On October 20, 2022, the Second District Court of Appeal ruled in City of Los Angeles v. PricewaterhouseCoopers, LLC (2022) 84 CA5th 466 found that a party cannot just rely solely on Code of Civil Procedure §2023.010 in bringing a motion for discovery sanctions. Instead, a party must bring the motion for sanctions based on the abuse in relation to a specific discovery device and its statute for the imposition of sanctions. Those statutes for protective orders and motions to compel are  Code of Civil Procedure §2025.410, §2025.420, §2025.430 and §2025.440 for depositions, §2030.090, §2030.290 and §2030.300 for interrogatories, §2031.060, §2031.300 and §2031.310 for requests for production, §2032.030, §2032.240, §2032.250, §2032.410. §2032.420 and §2032.620 for independent medical examinations, §2033.080, §2033.270 and §2033.290 for requests for admissions and §2034.250 and §2034.300 for experts. Otherwise, the award of sanctions is improper.

The facts of the case involved defendant PricewaterhouseCoopers bringing a motion to recover attorney fees and costs for the Plaintiff City of Los Angeles’ misuse of the discovery process.  The motion was brought post-trial and only relied on C.C.P. §2023.010. The Defendant sought no other relief. The trial court awarded sanctions against the City of Los Angeles in the amount of $2,500,000 based on a history of abuse by the City and the totality of the circumstances. The City of Los Angeles appealed. The Court of Appeal reversed, stating:

“Section 2023.010 describes general categories of discovery misconduct but does not contain any language that authorizes the court to impose the conduct listed… Instead, each of the categories of misconduct listed in section 2023.010 are managed through the procedures set forth in the chapters governing the discovery methods, as well as the other provisions of the Discovery Act that regulate and sanction misconduct…Section 2023.030 describes the types of sanctions available under the Discovery Act when another provision authorizes a particular sanction. Section 2023.030 does not independently authorize the court to impose sanctions for discovery misconduct.”  [501-503] [emphasis added]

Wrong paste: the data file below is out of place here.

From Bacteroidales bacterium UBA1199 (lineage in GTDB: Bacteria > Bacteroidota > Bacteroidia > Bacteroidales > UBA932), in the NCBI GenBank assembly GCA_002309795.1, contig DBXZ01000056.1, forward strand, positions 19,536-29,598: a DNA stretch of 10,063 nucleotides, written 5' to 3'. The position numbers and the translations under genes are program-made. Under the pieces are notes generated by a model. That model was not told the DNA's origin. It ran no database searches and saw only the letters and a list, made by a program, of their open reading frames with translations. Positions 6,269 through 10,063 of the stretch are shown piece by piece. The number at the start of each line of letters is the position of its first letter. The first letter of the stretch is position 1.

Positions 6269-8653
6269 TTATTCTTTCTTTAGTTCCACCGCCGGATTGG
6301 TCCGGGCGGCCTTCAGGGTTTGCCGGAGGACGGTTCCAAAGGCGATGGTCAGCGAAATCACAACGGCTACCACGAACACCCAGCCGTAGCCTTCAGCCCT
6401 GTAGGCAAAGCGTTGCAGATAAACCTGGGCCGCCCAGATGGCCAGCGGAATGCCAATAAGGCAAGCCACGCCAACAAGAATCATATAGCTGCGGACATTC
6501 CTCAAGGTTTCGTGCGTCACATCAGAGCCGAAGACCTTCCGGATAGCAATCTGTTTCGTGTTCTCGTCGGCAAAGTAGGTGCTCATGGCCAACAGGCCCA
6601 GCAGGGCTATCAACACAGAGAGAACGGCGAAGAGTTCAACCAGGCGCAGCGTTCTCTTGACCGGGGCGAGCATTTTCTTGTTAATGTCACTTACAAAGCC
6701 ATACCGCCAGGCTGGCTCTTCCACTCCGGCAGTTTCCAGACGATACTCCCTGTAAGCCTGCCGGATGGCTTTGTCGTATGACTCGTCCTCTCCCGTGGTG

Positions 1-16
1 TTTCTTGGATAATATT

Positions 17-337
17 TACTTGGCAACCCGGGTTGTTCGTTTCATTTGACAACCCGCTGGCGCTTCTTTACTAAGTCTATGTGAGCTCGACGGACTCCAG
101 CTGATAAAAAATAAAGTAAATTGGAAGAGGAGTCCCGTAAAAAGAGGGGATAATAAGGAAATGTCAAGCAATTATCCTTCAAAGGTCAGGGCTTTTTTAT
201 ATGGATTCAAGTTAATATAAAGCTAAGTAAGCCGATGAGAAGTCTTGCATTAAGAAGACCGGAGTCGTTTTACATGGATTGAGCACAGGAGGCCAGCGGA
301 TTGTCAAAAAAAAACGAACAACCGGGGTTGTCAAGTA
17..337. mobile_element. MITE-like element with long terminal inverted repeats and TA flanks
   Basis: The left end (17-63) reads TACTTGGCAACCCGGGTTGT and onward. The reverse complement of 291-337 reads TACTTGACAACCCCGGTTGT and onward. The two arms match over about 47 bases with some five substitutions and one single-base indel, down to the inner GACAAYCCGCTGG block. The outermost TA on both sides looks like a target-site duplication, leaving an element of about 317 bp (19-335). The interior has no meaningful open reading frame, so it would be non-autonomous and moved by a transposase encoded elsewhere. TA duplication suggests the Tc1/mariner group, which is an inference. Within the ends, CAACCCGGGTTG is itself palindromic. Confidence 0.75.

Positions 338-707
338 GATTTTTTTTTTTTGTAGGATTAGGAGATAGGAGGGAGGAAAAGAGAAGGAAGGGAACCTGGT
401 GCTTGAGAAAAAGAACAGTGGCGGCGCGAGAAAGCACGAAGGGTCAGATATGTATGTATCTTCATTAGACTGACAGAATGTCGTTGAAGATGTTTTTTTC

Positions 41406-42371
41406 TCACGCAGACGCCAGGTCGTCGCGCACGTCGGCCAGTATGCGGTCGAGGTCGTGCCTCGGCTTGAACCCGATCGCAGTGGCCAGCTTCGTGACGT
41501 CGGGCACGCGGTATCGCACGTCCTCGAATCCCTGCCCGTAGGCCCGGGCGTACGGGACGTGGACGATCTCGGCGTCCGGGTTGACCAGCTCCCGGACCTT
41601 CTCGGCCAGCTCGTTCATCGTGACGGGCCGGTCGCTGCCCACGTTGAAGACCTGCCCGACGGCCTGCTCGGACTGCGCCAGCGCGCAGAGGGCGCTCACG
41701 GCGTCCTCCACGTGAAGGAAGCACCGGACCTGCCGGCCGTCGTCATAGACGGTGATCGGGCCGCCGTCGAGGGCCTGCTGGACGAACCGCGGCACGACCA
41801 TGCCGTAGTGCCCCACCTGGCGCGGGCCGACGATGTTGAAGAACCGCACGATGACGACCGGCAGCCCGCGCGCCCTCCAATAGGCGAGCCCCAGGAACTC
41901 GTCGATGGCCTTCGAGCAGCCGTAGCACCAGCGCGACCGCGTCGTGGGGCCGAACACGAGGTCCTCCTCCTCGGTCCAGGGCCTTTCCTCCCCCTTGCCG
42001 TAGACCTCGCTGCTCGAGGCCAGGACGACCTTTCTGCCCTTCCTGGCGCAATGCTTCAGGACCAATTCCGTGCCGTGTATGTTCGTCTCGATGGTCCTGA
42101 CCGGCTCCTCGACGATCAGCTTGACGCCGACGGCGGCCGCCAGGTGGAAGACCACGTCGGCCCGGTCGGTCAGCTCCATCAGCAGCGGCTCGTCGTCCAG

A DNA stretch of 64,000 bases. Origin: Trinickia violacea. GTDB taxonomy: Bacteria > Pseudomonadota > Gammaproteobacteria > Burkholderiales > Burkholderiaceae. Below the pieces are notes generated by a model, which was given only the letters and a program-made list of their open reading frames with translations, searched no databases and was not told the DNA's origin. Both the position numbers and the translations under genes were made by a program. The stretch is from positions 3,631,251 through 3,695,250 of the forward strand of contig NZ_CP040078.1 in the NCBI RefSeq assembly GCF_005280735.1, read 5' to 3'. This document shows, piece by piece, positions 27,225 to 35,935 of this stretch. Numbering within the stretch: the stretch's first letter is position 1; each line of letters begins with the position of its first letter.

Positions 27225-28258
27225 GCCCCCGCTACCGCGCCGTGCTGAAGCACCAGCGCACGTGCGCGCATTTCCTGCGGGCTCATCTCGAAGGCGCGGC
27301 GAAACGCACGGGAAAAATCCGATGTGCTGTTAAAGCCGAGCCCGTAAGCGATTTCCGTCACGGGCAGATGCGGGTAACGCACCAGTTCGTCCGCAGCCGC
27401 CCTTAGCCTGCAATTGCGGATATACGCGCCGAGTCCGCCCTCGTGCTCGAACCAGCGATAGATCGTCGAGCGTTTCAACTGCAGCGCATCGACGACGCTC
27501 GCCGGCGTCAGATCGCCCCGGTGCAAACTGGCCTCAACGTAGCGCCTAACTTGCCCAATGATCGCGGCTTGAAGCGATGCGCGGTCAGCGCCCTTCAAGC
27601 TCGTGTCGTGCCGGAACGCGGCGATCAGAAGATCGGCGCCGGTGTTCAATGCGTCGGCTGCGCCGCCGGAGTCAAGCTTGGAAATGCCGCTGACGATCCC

The court stated that trial courts have inherent authority to impose non-monetary sanctions that are necessary to remedy misconduct and ensure a fair trial but trial courts may award attorney fees as a sanction for misconduct only when authorized by statute or an agreement of the parties. Trial courts are prohibited “from using fee awards to punish misconduct unless the Legislature, or the parties, authorized the court to impose fees as a sanction.” [510] 

The Court of Appeal found that the record supporting the amount of attorneys’ fees awarded for the underlying discovery abuse insufficient and constituted an abuse of discretion. This is because the motion was based on C.C.P. §2023.010 – not one of the six discovery devices sanction statutes – and it included expenses that appeared unrelated to a specific discovery abuse.  

The matter was remanded for the trial court to enter a new and different order on the issue of monetary sanctions based on discovery provisions authorizing the imposition of sanctions. 

The California Supreme Court granted the petition for review on January 25, 2023. The case can be cited, as the Supreme Court denied the request for depubliction.